The sun is setting on humanity. The night now belongs to voracious demons that prey upon a dwindling population forced to cower behind half-forgotten symbols of power. Legends tell of a Deliverer: a general who once bound all mankind into a single force that defeated the demons. But is the return of the Deliverer just another myth? Perhaps not. Out of the desert rides Ahmann Jardir...
He has forged the desert tribes into a demon-killing army. He has proclaimed himself Shar’Dama Ka, the Deliverer, and he carries ancient weapons—a spear and a crown—that give credence to his claim. But the Northerners claim their own Deliverer: the Warded Man, a dark, forbidding figure. Once, the Shar’Dama Ka and the Warded Man were friends. Now they are fierce adversaries. Yet as old allegiances are tested and fresh alliances forged, all are unaware of the appearance of a new breed of demon, more intelligent—and deadly—than any that have come before.
This book starts off in the desert lands to the south that were touched upon in The Warded Man and the first hundred pages spends time on backstory of a character; Jardir, that was briefly in a few scenes of the first book. Much of the rest of The Desert Spear focuses on Jardir even when he comes north and starts interacting with the characters we know from The Warded man.
I found this a bit disappointing myself. Perhaps I had fallen so much in love with the three main characters and didn't find myself caring much for Jardir, but anticipating the return of a cast of characters you love then then not getting to them for a hundred pages of the book was a bit unsatisfying. It was not a deal breaker though. As you can see I'm essentially explaining why I rated this book a four instead of a four and a half or five. It didn't ruin the experience for me.
The good news is that the character and those around him grew on me a bit as the story went on. I can't say I liked him as much as the other three from the first, but it definitely added to the richness of the story as he was integrated into it. There may also be readers that not only like this character more than me, but also enjoy the unexpected direction the book starts with.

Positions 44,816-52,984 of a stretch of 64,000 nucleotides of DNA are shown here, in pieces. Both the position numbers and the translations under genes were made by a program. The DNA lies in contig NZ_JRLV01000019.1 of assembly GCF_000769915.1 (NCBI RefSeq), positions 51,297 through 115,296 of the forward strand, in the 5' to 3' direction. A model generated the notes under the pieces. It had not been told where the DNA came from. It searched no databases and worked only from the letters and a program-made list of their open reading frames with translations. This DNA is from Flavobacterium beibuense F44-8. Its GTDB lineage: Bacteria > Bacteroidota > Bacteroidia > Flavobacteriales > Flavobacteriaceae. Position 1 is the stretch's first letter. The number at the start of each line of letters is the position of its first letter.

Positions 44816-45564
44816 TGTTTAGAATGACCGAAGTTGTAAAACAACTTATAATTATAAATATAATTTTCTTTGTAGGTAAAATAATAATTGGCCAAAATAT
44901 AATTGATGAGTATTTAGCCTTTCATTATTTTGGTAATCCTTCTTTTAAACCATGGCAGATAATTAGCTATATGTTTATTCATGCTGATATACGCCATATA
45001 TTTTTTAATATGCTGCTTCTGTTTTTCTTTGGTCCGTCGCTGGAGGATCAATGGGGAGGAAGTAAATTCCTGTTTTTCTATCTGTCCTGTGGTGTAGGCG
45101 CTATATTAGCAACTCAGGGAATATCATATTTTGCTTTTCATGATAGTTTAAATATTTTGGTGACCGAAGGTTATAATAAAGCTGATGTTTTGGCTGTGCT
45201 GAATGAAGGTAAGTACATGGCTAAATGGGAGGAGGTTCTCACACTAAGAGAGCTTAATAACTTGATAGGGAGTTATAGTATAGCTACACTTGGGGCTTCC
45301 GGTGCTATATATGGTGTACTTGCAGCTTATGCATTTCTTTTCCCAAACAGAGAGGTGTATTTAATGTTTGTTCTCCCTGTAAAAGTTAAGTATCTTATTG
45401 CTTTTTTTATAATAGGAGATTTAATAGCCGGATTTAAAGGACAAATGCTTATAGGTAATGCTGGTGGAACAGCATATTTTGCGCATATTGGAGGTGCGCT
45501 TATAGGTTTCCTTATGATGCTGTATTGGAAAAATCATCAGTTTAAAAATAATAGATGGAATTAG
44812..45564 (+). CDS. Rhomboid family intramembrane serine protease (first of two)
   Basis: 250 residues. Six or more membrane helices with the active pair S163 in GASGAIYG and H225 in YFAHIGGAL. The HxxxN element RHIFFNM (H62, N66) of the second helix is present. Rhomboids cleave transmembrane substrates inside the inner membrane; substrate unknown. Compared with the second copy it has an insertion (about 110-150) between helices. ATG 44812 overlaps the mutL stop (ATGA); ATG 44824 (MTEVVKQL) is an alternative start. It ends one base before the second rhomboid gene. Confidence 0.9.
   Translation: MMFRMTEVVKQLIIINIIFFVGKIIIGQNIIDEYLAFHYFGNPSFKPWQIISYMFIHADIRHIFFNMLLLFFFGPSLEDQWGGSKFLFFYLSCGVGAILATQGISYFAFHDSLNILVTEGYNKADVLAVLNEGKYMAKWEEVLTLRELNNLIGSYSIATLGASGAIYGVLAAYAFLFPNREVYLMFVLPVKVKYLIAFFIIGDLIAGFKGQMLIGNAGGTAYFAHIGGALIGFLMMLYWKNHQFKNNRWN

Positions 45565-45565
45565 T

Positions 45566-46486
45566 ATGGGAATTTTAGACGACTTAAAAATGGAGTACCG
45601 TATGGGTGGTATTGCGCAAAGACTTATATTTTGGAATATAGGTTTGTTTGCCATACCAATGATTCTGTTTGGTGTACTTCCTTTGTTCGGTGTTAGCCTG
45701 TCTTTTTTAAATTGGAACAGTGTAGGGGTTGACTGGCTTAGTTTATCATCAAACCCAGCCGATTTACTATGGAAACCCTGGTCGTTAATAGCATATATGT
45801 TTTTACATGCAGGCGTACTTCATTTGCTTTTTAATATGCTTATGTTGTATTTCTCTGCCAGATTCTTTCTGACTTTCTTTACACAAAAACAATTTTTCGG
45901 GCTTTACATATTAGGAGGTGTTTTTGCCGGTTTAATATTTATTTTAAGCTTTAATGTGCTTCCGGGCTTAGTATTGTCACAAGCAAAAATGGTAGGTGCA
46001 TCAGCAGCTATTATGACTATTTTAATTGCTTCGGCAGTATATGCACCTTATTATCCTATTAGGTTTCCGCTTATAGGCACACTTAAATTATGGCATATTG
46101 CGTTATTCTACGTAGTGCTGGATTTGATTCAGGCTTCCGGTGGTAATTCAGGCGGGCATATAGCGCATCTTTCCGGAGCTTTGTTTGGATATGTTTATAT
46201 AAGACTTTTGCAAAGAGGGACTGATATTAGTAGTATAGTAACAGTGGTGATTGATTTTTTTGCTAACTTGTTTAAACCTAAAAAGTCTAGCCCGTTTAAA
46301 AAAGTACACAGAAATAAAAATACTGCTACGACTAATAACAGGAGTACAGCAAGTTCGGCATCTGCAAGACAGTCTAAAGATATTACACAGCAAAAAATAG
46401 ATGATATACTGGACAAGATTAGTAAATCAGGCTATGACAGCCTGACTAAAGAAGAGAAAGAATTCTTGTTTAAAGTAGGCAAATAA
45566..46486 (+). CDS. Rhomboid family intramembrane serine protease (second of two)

As the Desert Spear unfolds, our warded man is seen as many as this story's "chosen one", a title he doesn't want. Jardir however, has lead his people out of the desert to begin a war against the demons and rally the rest of the world whether they want to join him or not. Having one character shy away from the mantle and the other embrace it and chase after it makes the story more interesting as they are pitted against each other in different ways while still being on the same side against the demons.
I also enjoyed some of the B-characters that have become common in the story, though the main character of Leesha has begun to gnaw at me a bit.
I felt a little like I was reading a middle book. Which I was-- this being the second volume in a trilogy. I don't think a book has to feel that way though. It seemed a little bit like Brett didn't know what to do with the three main characters once they grew up until the finale and throws new stuff at us and focuses on that instead. Very little was shown of the warden man's point of view in the book and little happens with what we knew of the plot from the first book until closer to the end of this one.
I can't imagine a reader that enjoyed the Warded Man not liking the chance to return to Brett's world here. Even if the story takes different directions than I anticipated, wanted or even liked, it is still a good book. My hope is the final volume brings it all together and doesn't muddle it further. Which is what good writers always end up doing and Brett is definitely a talented writer.